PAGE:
The Season 7 plans were for a cell phone charging table/nightstand. I was very happy when I saw someone asked my question as to whether the charger was necessary and that the answer was no. I don’t see us ever using something like that, and I knew I wanted an entryway table and there is no plug anywhere nearby.
As a bonus, the plans arrived a day early, so I took that first day to inventory my supplies, figure out what wood I wanted to use, and make a quick trip to gather a few items. We’ve had 1×4 cedar boards laying around for a while and I thought this would be a great opportunity to use them. I really only needed the 2x2s, a 1×6, drawer pull and a dowel (first dowel purchase).
The next morning, at 4:30am, I was pouring over the plans, trying to figure out how to put some of me in them, and HERRINGBONE flashed before my eyes. The middle piece of the table top was designated as plywood in the plans and that is where the charger would have gone (underneath), but I was seeing the center section as herringbone.
Lap joints were recommended for the table top frame. I’d never tried lap joints, which can apparently be created via several methods. I watched Lazy Guy DIY’s video to learn more. One option, the best option, is the table saw. I hadn’t yet used the table saw, and frankly, I have an overly healthy fear of it.
So, I tried the hand held router tool, and chiseled out the rest.
Circular saw and chisel.
Neither of which ended with an acceptable result.
Granted, these are two different thicknesses of wood, but oy! It’s a lap joint, but an ugly one.
I posted about my lap joint trials and tribulations on Instagram with The Builders Challenge hashtags and I was amazed that one of the organizers reached out and offered to help. She sent me the link to a video of how she makes lap joints on the table saw. Her way didn’t look as scary because the blade is covered by the wood at all times since you’re only removing half. LOOOOOK!!!!!!! Thank you 3×3 Custom!!!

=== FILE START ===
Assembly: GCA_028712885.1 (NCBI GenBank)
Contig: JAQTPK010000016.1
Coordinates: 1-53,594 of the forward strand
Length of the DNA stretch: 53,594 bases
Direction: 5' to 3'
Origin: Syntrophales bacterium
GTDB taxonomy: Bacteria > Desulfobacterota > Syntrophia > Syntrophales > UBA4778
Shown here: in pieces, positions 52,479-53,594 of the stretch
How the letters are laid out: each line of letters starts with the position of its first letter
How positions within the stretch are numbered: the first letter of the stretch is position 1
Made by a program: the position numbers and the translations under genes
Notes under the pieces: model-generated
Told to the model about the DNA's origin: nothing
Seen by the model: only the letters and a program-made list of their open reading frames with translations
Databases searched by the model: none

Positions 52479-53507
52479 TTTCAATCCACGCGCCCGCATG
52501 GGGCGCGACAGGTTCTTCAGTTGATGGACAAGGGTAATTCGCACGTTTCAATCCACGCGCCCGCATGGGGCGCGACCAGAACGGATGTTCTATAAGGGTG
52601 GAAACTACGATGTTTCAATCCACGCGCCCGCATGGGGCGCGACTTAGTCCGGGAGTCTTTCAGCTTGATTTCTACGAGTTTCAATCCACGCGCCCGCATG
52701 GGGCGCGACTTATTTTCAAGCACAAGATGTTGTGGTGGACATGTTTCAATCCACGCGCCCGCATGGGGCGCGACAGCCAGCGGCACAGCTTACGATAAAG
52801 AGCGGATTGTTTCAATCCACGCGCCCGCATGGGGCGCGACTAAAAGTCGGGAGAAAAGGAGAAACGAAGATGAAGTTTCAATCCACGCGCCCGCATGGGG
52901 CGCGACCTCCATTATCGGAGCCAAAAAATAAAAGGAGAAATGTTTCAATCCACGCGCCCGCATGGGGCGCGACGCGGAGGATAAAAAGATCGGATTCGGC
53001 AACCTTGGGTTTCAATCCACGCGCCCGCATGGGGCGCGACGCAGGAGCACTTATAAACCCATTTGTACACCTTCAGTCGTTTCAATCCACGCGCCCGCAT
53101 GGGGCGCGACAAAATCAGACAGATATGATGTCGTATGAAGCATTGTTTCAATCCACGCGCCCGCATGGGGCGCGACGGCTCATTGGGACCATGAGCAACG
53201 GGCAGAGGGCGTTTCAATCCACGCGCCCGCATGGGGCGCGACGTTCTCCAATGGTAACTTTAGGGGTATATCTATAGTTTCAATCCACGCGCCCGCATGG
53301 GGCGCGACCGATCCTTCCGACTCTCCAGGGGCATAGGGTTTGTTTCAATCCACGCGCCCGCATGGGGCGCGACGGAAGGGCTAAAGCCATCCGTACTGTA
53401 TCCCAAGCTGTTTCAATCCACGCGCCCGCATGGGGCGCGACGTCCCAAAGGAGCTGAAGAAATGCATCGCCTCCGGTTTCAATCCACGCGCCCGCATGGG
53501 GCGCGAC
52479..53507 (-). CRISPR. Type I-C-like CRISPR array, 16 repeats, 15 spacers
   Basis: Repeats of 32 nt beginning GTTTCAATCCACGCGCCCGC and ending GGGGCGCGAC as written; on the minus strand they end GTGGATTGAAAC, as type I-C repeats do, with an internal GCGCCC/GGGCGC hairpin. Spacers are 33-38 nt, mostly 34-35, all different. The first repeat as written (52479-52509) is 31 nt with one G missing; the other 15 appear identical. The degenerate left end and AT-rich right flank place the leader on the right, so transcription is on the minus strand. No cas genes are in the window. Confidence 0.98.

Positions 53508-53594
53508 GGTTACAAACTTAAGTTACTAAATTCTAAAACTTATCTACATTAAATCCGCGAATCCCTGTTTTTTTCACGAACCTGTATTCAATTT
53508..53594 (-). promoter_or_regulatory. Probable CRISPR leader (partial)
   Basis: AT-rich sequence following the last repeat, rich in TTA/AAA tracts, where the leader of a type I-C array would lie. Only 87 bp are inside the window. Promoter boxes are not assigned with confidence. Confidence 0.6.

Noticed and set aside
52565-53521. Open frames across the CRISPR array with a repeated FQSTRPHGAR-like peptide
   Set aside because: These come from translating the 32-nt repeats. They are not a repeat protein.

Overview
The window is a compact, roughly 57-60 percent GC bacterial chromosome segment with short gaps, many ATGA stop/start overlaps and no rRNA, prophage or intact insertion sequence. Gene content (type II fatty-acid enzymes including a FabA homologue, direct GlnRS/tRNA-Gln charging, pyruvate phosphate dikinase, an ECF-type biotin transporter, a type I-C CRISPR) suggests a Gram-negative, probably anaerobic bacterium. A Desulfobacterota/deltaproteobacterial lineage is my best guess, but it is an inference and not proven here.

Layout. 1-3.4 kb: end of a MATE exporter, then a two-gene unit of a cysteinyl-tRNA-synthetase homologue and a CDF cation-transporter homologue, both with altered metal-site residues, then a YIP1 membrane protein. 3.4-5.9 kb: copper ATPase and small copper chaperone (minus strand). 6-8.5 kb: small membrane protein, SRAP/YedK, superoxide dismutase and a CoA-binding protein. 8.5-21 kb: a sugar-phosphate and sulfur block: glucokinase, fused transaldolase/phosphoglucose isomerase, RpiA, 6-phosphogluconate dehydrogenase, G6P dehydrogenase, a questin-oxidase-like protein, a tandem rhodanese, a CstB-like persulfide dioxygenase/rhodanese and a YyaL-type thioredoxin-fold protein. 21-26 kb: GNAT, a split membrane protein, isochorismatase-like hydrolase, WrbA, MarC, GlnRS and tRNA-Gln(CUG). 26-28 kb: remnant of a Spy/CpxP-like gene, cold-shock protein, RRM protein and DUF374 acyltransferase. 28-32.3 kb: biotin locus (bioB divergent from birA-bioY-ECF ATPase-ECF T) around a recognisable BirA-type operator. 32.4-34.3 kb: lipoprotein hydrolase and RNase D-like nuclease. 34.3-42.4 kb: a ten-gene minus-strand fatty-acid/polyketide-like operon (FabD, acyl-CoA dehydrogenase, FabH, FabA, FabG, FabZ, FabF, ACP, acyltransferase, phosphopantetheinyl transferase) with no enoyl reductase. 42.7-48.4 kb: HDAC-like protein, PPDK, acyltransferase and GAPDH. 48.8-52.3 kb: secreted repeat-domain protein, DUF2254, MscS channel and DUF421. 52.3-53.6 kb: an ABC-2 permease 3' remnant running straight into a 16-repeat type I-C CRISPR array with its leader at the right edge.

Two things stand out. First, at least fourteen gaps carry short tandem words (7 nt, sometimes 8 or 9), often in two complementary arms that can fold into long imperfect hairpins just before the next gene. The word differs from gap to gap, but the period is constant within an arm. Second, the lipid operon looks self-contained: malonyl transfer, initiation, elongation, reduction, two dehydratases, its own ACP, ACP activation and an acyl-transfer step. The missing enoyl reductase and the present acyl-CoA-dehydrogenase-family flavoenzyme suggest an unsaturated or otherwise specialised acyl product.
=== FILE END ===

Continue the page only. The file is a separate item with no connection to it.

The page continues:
I didn’t originally realize that the cedar boards had a rough side and a smooth side. After sanding, I loved them both, so beautiful. I decided to make the table top frame with two smooth sides and two rough sides.
Originally, I was going to use pine 1x2s for the herringbone to tie into the rest of the pine I was using. When I did a mock up, it just wasn’t doing it for me.
I loved the cedar, so I cut a few pieces and knew it was right. Again I opted for a combination of smooth side and rough side.
I’ll get back to the dowels later. One thing I learned from doing my second herringbone with the puzzle method was that I like doing it the way I did the first one better. In the future, if possible, I will be doing the herringbone layout and glue up, I will zip off the excess and build the frame around it. Trying to fit teeny tiny pieces into the corners was a lot of sanding and very little fun. And, spoiler for later, this picture shows a dry fit. I took all of those pieces out in order to glue them to a backer board and they did not want to go back together as well the second time.
One other detail I’ll point out here is that I originally intended the lighter side of each long board to line the middle (see lap joint frame picture). In the picture above, you can see a light streak on the left inside of the left board. The light streak on the right board is on the outside and should be on the inside. I was so focused on the next step, the dowels, that I didn’t pay attention when I was laying the frame boards down. I’m sure not many people would notice, and I still love it, but it does bother me a tiny bit. Woodworking is about being present in the moment and paying attention to the details. This is something I need to really work on because my mind is always racing ahead.
That’s probably enough babble for now. I’m thinking there may be a Part IV at this rate. Next up will be dowels and legs and maybe the drawer. Thanks for continuing along with me on this journey!